March 3, 2019
By Eric Tashlein
This article was published in the New Haven Register on March 3, 2019.
Retirement may seem like it’s a long way off when you’re in your 40s and even your early 50s. Still, let’s assume that you are contributing the maximum amount to multiple retirement savings accounts and are following a comprehensive financial plan with retirement security in mind. How likely is it that you will retire when you think you will?
This is no idle question: 37 percent of workers retire earlier than planned, according to the University of Michigan Health and Retirement Study (HRS). That’s nearly four in 10 Americans.
Retiring earlier than expected can have major financial consequences. It stretches the time frame you will need your assets to cover, it can result in reduced income from Social Security and other sources, and it can result in boredom and even depression.
A new study by the Center for Retirement Research at Boston College, using data from the HRS, takes an in-depth look at the reasons many people are forced to retire early, to determine which factors play the biggest role. The study, Retiring Earlier than Planned: What Matters Most? (February 2019), provides valuable insights you can use to prepare for the unexpected.
Nearly half of Americans today (48 percent) believe they will need to work past age 65, according to the Employee Benefit Research Institute. That’s up from just 16 percent in 1991. This is partly because many people haven’t saved enough for their retirement, and partly because longer lifespans mean people will need their retirement funds to last longer.
Most people plan to retire at age 62, their earliest eligibility for Social Security benefits, or at age 65, when Medicare kicks in. As you might expect, the later a person planned to retire, the more likely they were to retire earlier than planned. For instance, of those aged 58 in the HRS survey who said they planned to retire at age 66, more than half retired earlier.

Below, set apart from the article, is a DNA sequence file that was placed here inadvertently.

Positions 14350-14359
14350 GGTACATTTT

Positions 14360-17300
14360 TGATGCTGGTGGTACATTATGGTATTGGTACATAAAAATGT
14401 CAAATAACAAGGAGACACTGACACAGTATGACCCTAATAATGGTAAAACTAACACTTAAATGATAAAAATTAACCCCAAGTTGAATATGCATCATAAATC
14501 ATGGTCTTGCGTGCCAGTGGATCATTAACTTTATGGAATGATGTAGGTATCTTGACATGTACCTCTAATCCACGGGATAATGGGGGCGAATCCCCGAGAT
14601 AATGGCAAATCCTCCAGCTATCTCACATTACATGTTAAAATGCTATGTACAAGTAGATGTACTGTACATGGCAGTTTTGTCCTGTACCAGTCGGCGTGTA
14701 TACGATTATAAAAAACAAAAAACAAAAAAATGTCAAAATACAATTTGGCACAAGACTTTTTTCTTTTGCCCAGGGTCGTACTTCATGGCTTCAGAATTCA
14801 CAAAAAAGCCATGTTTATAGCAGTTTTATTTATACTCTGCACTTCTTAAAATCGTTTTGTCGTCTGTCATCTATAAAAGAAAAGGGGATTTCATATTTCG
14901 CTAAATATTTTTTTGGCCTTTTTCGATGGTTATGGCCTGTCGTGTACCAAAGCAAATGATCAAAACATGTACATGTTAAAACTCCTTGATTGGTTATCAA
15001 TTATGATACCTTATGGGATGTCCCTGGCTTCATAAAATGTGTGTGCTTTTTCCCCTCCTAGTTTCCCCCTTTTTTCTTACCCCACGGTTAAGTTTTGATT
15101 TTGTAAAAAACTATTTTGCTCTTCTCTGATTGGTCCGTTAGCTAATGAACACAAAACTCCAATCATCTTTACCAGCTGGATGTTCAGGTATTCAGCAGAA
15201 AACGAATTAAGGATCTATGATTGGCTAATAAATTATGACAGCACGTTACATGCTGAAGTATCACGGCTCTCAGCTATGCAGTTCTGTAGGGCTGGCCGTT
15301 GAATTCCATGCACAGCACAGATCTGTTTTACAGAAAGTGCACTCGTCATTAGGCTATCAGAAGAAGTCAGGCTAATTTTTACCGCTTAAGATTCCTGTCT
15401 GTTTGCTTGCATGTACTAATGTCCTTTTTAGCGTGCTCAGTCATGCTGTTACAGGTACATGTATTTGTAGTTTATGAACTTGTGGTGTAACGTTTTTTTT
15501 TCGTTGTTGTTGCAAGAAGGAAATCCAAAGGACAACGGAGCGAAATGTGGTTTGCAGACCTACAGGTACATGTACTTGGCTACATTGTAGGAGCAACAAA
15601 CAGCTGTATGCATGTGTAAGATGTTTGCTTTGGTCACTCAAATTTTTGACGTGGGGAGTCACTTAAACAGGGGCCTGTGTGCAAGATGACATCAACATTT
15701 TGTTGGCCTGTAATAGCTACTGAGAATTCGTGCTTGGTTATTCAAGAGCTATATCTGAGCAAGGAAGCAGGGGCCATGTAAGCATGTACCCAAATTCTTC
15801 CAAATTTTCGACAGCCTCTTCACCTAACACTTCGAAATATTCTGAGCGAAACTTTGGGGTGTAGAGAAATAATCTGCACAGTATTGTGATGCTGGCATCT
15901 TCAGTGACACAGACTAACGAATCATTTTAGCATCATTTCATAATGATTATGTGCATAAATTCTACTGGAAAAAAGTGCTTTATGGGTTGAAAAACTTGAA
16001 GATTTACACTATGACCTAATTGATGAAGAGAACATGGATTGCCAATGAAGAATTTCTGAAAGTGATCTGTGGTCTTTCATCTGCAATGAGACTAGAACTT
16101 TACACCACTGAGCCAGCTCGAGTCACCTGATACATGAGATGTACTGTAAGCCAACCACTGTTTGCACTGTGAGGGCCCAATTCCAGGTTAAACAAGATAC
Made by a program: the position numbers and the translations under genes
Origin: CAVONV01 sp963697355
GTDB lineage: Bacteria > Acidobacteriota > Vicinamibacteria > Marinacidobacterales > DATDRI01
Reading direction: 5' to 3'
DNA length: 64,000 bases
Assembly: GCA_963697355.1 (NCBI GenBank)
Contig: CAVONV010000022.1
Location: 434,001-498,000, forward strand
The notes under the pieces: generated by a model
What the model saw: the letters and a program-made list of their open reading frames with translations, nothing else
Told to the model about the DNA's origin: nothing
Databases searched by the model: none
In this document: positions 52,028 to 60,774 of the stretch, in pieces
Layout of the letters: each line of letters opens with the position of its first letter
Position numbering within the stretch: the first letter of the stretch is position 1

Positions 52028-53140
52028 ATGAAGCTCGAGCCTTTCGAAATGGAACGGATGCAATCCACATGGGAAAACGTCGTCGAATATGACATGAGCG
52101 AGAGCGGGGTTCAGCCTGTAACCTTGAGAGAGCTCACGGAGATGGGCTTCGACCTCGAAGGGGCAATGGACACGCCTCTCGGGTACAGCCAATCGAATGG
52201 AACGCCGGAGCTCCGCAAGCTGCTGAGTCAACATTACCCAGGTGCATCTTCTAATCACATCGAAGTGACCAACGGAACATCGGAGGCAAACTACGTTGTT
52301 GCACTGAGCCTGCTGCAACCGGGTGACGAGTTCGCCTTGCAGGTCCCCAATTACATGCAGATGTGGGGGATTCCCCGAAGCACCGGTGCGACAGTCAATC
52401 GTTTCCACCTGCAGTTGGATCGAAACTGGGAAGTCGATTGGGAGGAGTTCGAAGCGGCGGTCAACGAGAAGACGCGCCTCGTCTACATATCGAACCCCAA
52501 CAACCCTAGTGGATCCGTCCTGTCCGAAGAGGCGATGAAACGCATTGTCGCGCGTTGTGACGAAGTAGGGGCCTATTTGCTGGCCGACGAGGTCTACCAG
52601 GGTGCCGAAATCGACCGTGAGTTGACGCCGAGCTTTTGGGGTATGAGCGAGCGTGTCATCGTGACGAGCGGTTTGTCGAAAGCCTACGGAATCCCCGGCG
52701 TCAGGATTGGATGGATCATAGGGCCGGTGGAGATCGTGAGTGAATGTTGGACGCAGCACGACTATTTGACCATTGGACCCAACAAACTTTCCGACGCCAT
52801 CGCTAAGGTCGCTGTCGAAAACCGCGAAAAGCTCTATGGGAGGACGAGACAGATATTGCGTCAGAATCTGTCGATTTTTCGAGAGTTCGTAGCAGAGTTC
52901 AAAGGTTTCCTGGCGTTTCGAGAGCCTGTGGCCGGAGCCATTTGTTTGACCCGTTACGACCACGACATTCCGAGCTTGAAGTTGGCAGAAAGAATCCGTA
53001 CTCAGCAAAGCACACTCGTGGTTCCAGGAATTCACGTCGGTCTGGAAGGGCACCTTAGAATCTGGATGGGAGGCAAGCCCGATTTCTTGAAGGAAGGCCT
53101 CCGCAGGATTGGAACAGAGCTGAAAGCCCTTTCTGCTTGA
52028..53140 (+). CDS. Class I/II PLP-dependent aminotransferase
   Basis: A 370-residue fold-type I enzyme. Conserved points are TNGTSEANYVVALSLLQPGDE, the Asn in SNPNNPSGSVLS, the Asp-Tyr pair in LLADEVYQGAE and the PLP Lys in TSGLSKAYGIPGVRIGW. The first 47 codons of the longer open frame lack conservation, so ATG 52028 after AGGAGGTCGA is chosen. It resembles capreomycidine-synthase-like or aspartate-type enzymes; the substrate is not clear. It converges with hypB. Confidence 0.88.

Financial planners take all of these possibilities into account, working out various aging scenarios to maximize retirement planning outcomes.
The Center for Retirement Research compares the four most common “shocks” that result in involuntary early retirement: health, employment, family and financial. By studying people in the HRS survey, the center analyzed which of these retirement shocks have the biggest impact and occur most frequently.
Health problems play the biggest role in forcing early retirement, the center concluded, followed by employment (job loss), family transitions (divorce, spouse retires), and financial issues (large loss of net worth).
Clearly identifying threats to your retirement plan is the first step toward eliminating or preparing to meet those threats. For instance, the study breaks down health issues into two categories: People who underestimate the eventual workplace impact of existing health issues, and people whose health status worsens after they begin planning for their retirement.
Understanding these issues may inspire you to take better care of your health. Or it may prompt you to adjust your assumptions and realize you need to take into account the possibility that you may be forced to retire earlier than you thought.
Eric Tashlein is a Certified Financial Planner professional and founding Principal of Connecticut Capital Management Group LLC, 2 Schooner Lane, Suite 1-12, in Milford. He can be reached at (203) 877-1520 or through www.connecticutcapital.com. This is for informational purposes only and should not be construed as personalized investment advice or legal/tax advice. Please consult your advisor/attorney/tax advisor. Registered Representative, Securities offered through Cambridge Investment Research Inc., a Broker/Dealer, Member FINRA/SIPC. Investment Advisor Representative, Cambridge Investment Research Advisors Inc., A Registered Investment Advisor. Cambridge Investment Research Inc., and Connecticut Capital Management Group LLC are not affiliated.
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